Helpful Ways to Ease Your Executor’s Burden
Comparatively speaking, we in North America don’t deal with the concept of death all that well. We don’t like to think about it, much less talk about it with those we are closest to. So, when will-makers have the opportunity to set out a roadmap for their Executors to follow, unfortunately they often don’t take it. This blog entry is a list of things you can do to make life easier for your Executor and your family after you pass away. Some are easier than others depending on dynamics and varying levels communication amongst family members. But if you make use of even one of these suggestions, your Executor and your family will be better off for it.
- Prepare your documents, and prepare them properly.
Will, Power of Attorney, Health Care Directive. Set a reminder in five years to
open them back up and make sure they still reflect your wishes. Open them every
time there is a major change in your life, for better or for worse.
- Have a family meeting after the documents are
prepared. It doesn’t have to be long, and you don’t have to provide a full
rundown of the Will’s contents if you don’t want to. Just that you’ve prepared
documents, where they are, and who you have appointed is helpful for your
family to know.
- Confirm the location of your documents with
your Executor/Attorney under POA. Look at them together. Are they signed
versions? Are they original versions? If not, where are the originals?
Are the documents accessible to your appointed Attorney if you are incompetent?
Or the Will, if you have passed away? If you are storing them in a bank, make
sure you are asking the appropriate questions about how they can be accessed.
- Prepare the ‘Estate Administration Roadmap’.
Name your accountant, financial planner, insurance broker, lawyer, funeral
home, and anyone else your Executor may need to speak to after you pass away.
Lay out their information. Lay out any information related to where your money
is held. Addresses of obscure beneficiaries. Loans you have made to people.
Gifts you have made to people, and whether you consider them to be an advance
on inheritance. And, for heaven’s sake, your computer and account passwords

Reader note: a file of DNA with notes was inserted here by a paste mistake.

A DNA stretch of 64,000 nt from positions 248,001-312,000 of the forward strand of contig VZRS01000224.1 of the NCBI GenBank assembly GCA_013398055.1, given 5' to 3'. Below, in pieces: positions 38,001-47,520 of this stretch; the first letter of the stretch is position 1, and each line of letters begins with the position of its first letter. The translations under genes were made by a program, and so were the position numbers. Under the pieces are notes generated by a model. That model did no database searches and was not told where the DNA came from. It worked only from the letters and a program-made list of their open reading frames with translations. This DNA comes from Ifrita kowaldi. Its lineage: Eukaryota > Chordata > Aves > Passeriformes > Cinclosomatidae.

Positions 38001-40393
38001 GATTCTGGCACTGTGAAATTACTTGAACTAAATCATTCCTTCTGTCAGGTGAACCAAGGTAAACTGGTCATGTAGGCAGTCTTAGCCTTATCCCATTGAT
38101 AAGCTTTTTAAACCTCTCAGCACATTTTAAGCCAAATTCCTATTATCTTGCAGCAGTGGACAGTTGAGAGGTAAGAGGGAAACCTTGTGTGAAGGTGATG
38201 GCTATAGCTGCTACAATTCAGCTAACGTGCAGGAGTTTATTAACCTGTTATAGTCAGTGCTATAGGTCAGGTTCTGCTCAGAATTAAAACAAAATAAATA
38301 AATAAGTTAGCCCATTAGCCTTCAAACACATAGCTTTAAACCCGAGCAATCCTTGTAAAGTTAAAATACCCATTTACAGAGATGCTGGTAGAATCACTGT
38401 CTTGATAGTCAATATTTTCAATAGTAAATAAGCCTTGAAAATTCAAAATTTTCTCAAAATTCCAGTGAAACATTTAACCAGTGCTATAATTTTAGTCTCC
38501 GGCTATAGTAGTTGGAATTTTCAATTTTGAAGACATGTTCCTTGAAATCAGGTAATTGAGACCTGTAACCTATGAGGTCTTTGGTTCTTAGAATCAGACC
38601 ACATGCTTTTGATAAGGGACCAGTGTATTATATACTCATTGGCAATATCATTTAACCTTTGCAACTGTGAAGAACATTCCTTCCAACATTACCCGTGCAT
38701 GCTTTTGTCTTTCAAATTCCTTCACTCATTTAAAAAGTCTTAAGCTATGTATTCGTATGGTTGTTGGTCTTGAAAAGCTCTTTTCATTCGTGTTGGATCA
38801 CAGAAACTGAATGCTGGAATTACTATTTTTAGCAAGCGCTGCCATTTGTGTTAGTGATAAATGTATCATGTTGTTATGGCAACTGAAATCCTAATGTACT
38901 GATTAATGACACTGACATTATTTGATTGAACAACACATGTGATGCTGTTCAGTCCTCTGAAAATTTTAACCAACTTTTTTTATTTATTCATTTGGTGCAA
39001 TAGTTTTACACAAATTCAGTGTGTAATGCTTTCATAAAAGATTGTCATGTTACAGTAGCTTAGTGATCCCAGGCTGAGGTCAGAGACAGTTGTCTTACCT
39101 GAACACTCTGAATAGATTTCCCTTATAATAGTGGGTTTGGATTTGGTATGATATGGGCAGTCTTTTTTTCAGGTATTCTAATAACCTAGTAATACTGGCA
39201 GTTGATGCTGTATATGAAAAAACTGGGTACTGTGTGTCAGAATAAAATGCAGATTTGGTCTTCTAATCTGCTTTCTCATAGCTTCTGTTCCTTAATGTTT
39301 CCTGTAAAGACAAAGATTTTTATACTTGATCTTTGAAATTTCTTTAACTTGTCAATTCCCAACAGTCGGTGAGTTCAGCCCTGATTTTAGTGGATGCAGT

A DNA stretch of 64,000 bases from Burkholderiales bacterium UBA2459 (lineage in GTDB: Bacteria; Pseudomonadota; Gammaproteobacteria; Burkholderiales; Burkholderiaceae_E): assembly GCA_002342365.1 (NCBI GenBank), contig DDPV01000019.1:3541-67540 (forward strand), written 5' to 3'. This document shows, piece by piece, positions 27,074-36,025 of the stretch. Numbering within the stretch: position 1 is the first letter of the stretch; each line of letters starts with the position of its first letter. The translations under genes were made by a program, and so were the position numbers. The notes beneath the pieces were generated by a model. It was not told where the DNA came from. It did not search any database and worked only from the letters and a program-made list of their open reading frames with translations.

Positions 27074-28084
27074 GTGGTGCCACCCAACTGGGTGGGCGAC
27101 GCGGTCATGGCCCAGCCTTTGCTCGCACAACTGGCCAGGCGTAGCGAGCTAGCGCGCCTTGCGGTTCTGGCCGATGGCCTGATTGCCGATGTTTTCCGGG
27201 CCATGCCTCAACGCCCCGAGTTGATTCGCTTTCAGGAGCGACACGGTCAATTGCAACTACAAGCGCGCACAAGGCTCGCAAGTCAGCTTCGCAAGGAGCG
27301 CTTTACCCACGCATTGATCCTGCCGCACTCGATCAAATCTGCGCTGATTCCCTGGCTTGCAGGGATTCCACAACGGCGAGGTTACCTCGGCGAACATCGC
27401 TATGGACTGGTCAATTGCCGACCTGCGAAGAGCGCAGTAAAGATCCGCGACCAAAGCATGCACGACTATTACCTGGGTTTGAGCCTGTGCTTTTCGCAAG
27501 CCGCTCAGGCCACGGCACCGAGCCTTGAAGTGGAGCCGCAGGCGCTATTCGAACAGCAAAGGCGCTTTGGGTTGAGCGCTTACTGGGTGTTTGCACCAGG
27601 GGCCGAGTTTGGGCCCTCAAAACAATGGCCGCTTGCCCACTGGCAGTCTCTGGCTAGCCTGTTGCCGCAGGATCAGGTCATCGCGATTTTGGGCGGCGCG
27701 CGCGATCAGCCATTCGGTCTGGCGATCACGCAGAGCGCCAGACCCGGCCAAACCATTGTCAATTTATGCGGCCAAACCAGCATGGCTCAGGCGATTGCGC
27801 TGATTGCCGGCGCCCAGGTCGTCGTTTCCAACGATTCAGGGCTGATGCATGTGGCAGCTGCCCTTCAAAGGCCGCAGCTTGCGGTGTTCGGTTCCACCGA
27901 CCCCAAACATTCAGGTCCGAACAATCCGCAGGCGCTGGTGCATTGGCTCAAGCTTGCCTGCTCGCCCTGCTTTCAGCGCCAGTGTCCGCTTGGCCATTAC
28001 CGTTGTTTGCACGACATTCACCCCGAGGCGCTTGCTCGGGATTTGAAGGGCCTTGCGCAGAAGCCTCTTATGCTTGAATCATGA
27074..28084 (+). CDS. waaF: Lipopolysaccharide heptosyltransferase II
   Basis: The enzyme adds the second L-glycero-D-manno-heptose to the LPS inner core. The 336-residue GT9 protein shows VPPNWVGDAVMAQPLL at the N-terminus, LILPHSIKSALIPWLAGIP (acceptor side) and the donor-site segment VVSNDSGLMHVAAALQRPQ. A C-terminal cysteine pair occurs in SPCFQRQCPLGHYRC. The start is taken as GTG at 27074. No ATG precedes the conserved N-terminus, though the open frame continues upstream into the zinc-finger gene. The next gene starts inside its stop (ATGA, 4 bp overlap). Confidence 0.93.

(but don’t share by email!).
- Make decisions about your personal
belongings. Any decision you make before you die is taken out of the
collective hands of your children, or anyone else who could potentially fight
over your belongings. Don’t just say “well, they get along so they’ll figure it
out”. If you want them to continue getting along, best to deal with your
more valuable, sentimental, or sought-after items now, in a written list that
you can tie into your Will. This is not to suggest that all families fight –
far from it. However, parents don’t always have a perfect understanding of how
their children interact when the parents aren’t around. And, let’s not forget how
our new spouses or children’s spouses can change the dynamic between family!
- GET RID OF YOUR STUFF! This is the
opposite of number 5 above. If we’re being well and truly honest with
ourselves, our kids don’t want a majority of our stuff. It might be not a fight
about “who gets what”, it could more realistically be a fight about “whose
gonna deal with all this junk?” Start getting into the habit of making donations,
especially if there are things you don’t use and your children don’t want. If a
belonging is important to you, consider whether you would enjoy seeing someone
else treasure it while you’re alive. Speak to your children about what
they want and don’t want in advance if that makes things easier.
- Have another family meeting. This
time the discussion is not about your documents. Speak with your family about
illness, hospitals, and what your wishes may be ‘when the time comes’. Make
arrangements for funeral, cremation, burial. Make as many decisions as you can
about these things. It’s not necessarily about what you decide – it’s
about having made the decision so your family doesn’t have to. You may
underestimate how difficult or weighty some decisions may be for your children,
especially when they only want to respect your wishes. That can be very
difficult to do if they don’t know what they were.
- Communicate clearly and reduce the
potential for noise, misunderstanding and misinterpretation between family
members. Sometimes things get lost in translation. Don’t rely on individual
family members to carry messages to others, if it’s not necessary to do so. A
family member may unintentionally misconstrue your words and cause confusion or
upset. Instead, strive to communicate with everyone at the same time using
letters, emails, phone calls, even (sigh) Zoom. The point is that everyone
receives the same information, and at the same time. This limits the
potential for harmful misunderstanding.
- Beware of Inequalities. If you don’t want to make an even distribution from your Estate, that’s fine. There are many perfectly legitimate and moral reasons to make an uneven distribution. However, you must be aware of the fact that a jilted beneficiary can completely derail your Estate administration process with relatively minimal action. Speak to your lawyer about your plans – he or she will have good suggestions for how you can prevent legal drama.
Many points in this list naively assume that a certain level of closeness exists between family members. That won’t always be the case. Pick and choose what you need to from this list, and do your best to carry them out. Your Executor will thank you.
If you have concerns related to your estate plan and would like to know what preventative measures you can take to protect your Estate from challenge, please reach out to us here at Tradition Law LLP.
Thanks for reading.
Andrew Torbiak, J.D.